When my therapist suggested trying hypnotherapy in my addiction treatment, I was both excited and skeptical. On the one hand, having my mind reprogrammed seemed like an attractive, effortless way of approaching addiction recovery. On the other hand, it surely could not be that easy.
The reality turned out to be a mixture of the two. Hypnotherapy can be very effective in addiction treatment. However, it looks nothing like we’ve been conditioned to expect. Addiction cannot be programmed out of you by magically accessing your subconscious. Hypnotherapy is a lot more subtle and is based on solid psychological therapy.
What is hypnotherapy?
One of the common factors in addiction is that substance use replaces healthy coping mechanisms. Often, the underlying reason is that an addict has strong narratives that make them feel unworthy, helpless, and undeserving. Traditional therapy often tries to meet these narratives head-on in an attempt to reframe them.
Unfortunately, because these narratives are so ingrained, simply breaking them down in conversation is a slog that sometimes gets nowhere. Hypnotherapy works by replacing the narratives on a subconscious level. Instead of trying to outthink or outlogic ideas that have been with you for decades, hypnotherapy hits them where they have taken hold.
In a hypnotherapy context, an addict will negotiate new narratives with their therapist – narratives that counter those that have gotten them stuck in the first place. The hypnotherapist then uses techniques to recite these narratives to the individual’s subconscious mind.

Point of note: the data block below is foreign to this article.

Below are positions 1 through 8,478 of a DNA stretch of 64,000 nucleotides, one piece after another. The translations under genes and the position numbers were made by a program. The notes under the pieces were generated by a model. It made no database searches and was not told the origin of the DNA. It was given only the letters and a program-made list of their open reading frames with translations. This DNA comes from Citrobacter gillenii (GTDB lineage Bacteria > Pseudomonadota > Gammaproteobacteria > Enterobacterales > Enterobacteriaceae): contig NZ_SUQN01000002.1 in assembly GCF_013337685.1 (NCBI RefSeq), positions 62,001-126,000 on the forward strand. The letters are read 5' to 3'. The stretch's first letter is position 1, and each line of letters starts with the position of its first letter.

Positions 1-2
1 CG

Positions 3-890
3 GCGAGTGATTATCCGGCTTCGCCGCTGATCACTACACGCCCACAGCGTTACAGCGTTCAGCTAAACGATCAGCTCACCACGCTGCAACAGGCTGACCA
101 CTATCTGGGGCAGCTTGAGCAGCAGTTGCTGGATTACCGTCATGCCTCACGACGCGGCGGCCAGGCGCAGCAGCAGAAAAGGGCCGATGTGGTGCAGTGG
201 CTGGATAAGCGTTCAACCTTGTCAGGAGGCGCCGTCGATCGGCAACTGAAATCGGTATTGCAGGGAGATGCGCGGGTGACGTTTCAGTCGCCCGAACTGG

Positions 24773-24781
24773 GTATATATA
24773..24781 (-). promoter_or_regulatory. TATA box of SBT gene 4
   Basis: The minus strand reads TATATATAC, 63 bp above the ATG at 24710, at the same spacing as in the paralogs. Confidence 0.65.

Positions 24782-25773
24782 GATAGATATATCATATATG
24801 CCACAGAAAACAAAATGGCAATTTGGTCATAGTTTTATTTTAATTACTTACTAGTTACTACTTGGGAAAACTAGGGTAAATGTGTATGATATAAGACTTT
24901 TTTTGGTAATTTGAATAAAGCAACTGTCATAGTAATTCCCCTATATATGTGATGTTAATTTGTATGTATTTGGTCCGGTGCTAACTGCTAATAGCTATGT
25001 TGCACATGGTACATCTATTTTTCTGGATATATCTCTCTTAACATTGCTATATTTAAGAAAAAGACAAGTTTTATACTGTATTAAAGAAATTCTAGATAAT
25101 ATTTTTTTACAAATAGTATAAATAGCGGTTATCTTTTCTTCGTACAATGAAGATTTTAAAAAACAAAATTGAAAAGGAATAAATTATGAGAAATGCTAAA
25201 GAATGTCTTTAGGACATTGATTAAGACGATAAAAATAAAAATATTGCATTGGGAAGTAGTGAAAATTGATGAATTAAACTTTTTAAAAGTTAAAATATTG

How does hypnotherapy benefit addiction treatment?
All addicts understand that their substance use is not entirely a choice. They can try to use their willpower to avoid substance use, but it is often clear that they will eventually lose this battle. The decision to use is made on a subconscious level.
Hypnotherapy is so useful in addiction treatment because it trains the mind to use alternative means of coping, as well as softening the effects of the narratives that are leading to substance use in the first place.
Think of it in a similar way to building physical strength. If you work on building a strong core, your body will defend itself against blows without you having to tell it to. You don’t have to consciously flex your abdominals when something is about to strike you in the stomach.
Hypnotherapy is like training for the mind. When you are confronted with a trigger, instead of having to think of how to react in a healthy way, your mind is already resilient. It is trained to dull the blow with your new, healthy narratives, rather than relying on substance use.
Hypnotherapy is an incredibly promising treatment for addiction. Substance use is not simply a choice to do the “wrong thing”, but is rather a maladaptive defense against emotional threats. Hypnotherapy trains the mind to be resilient and to stop relying on substance use to deal with difficult emotions.